Reviewing versus Bookselling
or, Not Selling Books Here

Essay by
Robert Wilfred Franson
May 2009

Policy: We do not sell books

Troynovant is a review-and-essay website: essentially, we have writings about books and other cultural matters of interest or importance, at least to us. Our range is from science fiction to philosophy, from mystery to economics, from romance to history: all among multiple strata and personae.

We do not sell books at Troynovant. Nor do we link to booksellers with whom we have some indirect or invisible monetary relationship: affiliate accounts or the like.

It seems worthwhile to make this clear, since some readers browsing the Web assume that reviewing and bookselling must go hand-in-hand. Certainly this is true at many websites, and even in some print media. We are sorry to disappoint those who have asked for direct-buy links at Troynovant.

We do not wish our recommendations to be confused with, or entangled with, buying books from us or via booksellers affiliated with us. Our essays and reviews stand alone.

Where to buy books?

Herweg-Romine Bookstore, San Diego 1960s Readers will notice that we are not biased by a book's ready availability. If a book has been out of print for a century, that is no argument against our reviewing it — or against its being worthy of reading.

Now, there are many fine places to buy books, from parchment on along to e-books. There are stores specializing in new works, in used works; specialized by subject or general; books-and-mortar storefronts and online sellers. All these types are fine, and our readers will assume rightly that we patronize all of these types.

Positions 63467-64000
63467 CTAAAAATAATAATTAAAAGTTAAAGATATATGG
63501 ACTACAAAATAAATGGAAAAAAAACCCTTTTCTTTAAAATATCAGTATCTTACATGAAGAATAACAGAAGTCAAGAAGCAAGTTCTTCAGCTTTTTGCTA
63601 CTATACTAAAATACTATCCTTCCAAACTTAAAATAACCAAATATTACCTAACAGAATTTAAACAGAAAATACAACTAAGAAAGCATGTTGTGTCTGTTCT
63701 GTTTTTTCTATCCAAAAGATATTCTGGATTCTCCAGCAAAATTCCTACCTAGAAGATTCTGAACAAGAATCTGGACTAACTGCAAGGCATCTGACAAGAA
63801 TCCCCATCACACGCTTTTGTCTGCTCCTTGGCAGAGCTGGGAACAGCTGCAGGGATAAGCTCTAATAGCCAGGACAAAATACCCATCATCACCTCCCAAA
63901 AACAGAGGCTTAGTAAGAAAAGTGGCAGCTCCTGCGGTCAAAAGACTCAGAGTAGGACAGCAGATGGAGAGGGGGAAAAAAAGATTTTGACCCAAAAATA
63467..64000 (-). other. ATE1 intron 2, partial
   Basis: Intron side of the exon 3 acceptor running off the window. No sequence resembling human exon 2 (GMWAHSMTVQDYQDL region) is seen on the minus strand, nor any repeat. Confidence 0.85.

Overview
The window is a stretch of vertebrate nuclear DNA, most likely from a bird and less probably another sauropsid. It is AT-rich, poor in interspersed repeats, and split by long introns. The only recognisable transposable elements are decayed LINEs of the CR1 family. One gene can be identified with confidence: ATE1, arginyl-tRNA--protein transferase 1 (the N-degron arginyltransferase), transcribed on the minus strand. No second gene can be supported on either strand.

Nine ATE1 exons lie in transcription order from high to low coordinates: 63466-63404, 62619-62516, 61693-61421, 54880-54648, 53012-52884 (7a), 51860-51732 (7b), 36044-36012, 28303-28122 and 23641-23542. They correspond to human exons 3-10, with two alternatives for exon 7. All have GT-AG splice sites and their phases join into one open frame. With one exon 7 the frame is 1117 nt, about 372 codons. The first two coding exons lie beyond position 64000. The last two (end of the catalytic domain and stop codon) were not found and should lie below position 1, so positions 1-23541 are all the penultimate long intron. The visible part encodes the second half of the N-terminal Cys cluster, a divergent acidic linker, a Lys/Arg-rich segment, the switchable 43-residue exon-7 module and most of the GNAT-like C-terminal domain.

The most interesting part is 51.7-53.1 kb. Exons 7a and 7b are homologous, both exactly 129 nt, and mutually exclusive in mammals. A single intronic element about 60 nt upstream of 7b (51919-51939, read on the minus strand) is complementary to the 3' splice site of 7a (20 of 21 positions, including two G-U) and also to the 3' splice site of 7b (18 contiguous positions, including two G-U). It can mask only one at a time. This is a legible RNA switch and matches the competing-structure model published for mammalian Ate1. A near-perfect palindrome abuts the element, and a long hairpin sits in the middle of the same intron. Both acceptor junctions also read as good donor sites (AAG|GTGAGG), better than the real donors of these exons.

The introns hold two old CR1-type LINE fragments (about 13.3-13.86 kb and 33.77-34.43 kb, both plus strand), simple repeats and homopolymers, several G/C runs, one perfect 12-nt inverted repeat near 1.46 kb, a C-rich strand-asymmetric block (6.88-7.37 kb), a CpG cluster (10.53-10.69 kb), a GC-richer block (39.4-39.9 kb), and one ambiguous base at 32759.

In fact, our readers will not be surprised to learn that we sometimes cannot be pried out of a bookstore.


Troynovant is advertising-supported. Contextual advertising is related, more or less, to the words among which a particular ad appears: vicinity, page, and website. The advertising server's proprietary software manages a constantly shifting process of textual weighting versus placement bidding. On this basis we do not choose these ads appearing at Troynovant, and do not know what will appear on a given rendering of a particular page until we see it ourselves. You also may be bemused occasionally.

No pay-for-praise

We call 'em as we see 'em. You might now and then wonder if we see through rose-colored lenses, or through a glass darkly, or even that Troynovant must float upon a ringing plain where ignorant armies strive with words. Read 'em and learn, read 'em and laugh, maybe read 'em and weep: our cards still are being dealt, but they come from a true deck.

[The coast of Illyria. Olivia's house.]

Olivia (to Viola, disguised as Cesario):

Sure, you have some hideous matter to deliver when the courtesy of it is so fearful. Speak your office.
William Shakespeare
Twelfth Night, 1.5.182-183
Who do we link to?

Troynovant is designed to be a Web resource. We enjoy pointing out sources of related information, links to useful or illustrative or entertaining items or places on the Web.

The major American and British publishers are easy to find online; we are most likely to link to these when they provide online a detailed contents list for a reviewed book. We try to link to small or specialty publishers. Editors and publishers, please don't be offended if we haven't linked from a review of your book; perhaps we provide a link from some other work, or it may just be that we haven't gotten around to it yet.

We may link to author websites, if they consist of more than a minimal blog or a stack of affiliate links. Authors, please don't be offended if we haven't linked from a review of your book — as above for publishers.

Occasionally we link to a specialty seller if a reviewed item is not American or British, or otherwise could be difficult for our readers to locate.

Similarly, we sometimes link to e-texts available free online. Often, though, online e-texts are merely partial versions for promotion, or created from older editions which may not be the most accurate text or most usable edition.